Brand owner engagement through consumer observation

By Reach Brands

Ethnographic studies seem to be increasingly banded about as a methodology suited to new product innovation and brand creation. Observing the consumption of product at source is a great way of identifying the positives of using something, as well as the anxieties that they throw in their wake!

 

 

As anthropologists we understand the importance of participant observation and the rich insights that result from spending sustained periods of time with consumers in their environments. However, in a climate where budgets are being squeezed more than ever, how can brand owners engage more readily with this? It is more important now, more than ever, for us to identify ways of placing brand owners in the field with the anthropologist.

This idea is not without its critics but if clear ground rules are established up front, preserving the integrity of the ethnography as well as protecting the respondents, placing brand owners in the field feels like a no brainer despite it not being the ideal!

Key tips:

  • Keep the number of researchers to a minimum of two (including the ethnographer) – accepting that each additional person added to the team will affect the behaviour of the respondents and could easily overwhelm and skew results.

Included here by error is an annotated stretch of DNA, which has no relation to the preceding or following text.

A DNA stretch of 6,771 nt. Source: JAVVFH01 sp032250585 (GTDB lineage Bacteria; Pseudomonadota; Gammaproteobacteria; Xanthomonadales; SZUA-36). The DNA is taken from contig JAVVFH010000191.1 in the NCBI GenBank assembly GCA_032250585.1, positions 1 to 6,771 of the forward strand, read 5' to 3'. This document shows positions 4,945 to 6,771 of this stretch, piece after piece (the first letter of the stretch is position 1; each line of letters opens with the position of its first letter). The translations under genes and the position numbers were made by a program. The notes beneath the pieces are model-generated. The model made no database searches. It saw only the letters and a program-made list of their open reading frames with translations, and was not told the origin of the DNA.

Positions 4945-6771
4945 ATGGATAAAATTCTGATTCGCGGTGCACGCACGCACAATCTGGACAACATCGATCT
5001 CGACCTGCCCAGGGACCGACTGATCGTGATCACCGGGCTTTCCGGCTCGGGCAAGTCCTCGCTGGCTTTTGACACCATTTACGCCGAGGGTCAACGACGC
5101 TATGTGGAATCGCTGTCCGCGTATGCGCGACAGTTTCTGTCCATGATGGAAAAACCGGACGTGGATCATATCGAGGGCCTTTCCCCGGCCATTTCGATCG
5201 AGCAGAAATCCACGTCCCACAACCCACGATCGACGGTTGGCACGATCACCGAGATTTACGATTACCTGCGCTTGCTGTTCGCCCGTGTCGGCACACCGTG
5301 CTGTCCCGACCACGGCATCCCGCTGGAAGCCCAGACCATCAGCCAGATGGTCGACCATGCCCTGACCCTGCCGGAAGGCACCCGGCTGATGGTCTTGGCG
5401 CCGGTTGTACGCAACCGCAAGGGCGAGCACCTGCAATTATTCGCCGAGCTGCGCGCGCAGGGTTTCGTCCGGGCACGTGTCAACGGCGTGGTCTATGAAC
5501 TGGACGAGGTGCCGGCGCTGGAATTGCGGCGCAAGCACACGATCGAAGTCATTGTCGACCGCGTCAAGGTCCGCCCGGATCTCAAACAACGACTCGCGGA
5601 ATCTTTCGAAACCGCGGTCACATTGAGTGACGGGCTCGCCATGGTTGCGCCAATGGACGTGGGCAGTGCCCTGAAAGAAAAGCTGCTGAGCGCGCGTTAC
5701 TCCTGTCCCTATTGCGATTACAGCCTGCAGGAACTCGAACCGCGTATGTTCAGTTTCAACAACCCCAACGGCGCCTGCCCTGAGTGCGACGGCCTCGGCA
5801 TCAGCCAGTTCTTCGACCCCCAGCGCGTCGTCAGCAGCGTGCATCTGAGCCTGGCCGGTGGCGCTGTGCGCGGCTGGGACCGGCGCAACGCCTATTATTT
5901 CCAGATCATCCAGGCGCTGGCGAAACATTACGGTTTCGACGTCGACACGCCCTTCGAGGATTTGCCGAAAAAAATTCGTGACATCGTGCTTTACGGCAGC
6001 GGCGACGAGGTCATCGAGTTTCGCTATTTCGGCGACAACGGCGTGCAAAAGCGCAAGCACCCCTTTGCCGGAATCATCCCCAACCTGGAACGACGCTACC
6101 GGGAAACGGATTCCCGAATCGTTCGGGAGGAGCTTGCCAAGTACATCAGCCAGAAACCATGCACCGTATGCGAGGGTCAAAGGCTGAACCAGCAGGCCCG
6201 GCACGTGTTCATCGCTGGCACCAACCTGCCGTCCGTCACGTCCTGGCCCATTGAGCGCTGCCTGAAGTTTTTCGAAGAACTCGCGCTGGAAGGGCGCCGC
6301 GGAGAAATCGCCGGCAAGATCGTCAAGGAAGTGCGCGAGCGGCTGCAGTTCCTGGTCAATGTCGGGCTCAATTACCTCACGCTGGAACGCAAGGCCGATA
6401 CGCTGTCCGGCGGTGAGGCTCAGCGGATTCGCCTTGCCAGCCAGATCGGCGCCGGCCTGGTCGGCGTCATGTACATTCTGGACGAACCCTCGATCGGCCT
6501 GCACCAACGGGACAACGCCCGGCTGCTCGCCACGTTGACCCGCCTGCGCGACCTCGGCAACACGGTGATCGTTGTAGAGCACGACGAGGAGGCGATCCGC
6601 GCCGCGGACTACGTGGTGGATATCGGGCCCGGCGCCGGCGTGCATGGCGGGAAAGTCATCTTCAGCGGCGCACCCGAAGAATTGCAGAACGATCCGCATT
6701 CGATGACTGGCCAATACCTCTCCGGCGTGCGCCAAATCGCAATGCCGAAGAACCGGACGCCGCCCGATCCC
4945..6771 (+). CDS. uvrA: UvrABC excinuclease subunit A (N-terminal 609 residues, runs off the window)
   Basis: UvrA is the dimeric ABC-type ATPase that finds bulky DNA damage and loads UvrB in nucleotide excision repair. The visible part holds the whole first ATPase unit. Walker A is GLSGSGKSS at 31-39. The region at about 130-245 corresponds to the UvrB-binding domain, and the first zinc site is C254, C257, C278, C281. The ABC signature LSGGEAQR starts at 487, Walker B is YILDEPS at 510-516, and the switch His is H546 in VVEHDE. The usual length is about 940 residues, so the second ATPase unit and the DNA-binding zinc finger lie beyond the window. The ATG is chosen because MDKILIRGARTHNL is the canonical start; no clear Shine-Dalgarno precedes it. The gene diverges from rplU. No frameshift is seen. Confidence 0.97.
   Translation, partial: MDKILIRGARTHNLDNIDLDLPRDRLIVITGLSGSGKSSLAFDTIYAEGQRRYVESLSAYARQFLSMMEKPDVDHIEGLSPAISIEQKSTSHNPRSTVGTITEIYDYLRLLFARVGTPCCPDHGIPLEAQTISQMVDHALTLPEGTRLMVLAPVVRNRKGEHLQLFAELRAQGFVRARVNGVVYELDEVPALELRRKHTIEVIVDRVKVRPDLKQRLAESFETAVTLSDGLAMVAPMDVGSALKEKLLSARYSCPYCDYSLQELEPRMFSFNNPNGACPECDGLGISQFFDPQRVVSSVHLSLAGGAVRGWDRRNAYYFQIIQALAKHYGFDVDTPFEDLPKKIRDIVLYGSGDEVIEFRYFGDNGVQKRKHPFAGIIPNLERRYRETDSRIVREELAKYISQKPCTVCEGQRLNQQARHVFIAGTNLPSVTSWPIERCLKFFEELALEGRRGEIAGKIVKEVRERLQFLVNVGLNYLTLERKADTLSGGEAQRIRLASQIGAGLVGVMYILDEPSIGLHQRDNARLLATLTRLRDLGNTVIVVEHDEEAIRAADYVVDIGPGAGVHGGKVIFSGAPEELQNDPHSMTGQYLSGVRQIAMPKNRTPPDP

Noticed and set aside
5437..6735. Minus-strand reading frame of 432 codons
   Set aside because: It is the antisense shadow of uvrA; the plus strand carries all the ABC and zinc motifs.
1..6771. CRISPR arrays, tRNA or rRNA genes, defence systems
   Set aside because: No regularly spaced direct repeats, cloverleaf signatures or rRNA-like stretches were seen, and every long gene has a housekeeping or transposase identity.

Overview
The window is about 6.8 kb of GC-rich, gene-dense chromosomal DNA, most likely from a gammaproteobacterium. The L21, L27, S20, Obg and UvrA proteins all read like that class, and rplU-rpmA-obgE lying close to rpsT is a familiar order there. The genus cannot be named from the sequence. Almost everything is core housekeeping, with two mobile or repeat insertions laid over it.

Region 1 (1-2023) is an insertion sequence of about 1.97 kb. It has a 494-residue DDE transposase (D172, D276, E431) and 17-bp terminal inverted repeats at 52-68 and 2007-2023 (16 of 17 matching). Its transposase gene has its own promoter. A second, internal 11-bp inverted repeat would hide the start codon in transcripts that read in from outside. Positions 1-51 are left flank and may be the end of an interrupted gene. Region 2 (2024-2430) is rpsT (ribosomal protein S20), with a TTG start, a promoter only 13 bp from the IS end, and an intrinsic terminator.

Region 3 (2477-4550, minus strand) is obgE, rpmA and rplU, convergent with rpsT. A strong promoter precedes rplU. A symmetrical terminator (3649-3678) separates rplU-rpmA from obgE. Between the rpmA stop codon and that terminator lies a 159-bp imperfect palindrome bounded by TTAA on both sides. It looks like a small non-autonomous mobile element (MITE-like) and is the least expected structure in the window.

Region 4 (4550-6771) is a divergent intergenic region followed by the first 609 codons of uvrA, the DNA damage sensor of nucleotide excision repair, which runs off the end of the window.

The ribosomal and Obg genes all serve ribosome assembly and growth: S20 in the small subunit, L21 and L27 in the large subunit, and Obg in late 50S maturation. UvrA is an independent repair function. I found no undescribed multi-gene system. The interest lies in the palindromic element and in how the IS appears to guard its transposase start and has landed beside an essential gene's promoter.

• Respect the field location – many consumption based studies that uncover rich insights are carried out in people’s homes, this should not be treated like a viewing facility!
  • Clearly define the role of the client-side observers – training is essential as the role should be more passive and observation based, diarising rather than active questioning throughout the participant observation process.
  • Understand the role of the anthropologist – ethnographies are by nature fairly unstructured and organic, let the ethnographer do the full participant observation role and be open minded about where this could take you.
  • Know when to develop hypothesis further – brand owner/client-side observer and anthropologist should be debating and discussing key themes after each participant observation and not during – ethnography is an inductive process and therefore will develop gently rather than being something that is predetermined.
  • Technology – do not use a camera and/or recording kit that will affect the naturalness of behaviours and be respectful of how a respondent feels personally about the way you capture them.
  • Be true to the individual – do not allow business objectives to cloud participant observation and more importantly, the findings.

It is becoming increasingly important for brand owners to really understand their consumers. Ethnography is an approach that can allow this understanding to happen and, when managed well, can also put the brand owner firmly in the field… A small compromise for ethnographers and a clear win for brand owners!

By Zoe Tuttle, Strategist at Reach
Contact Zoe

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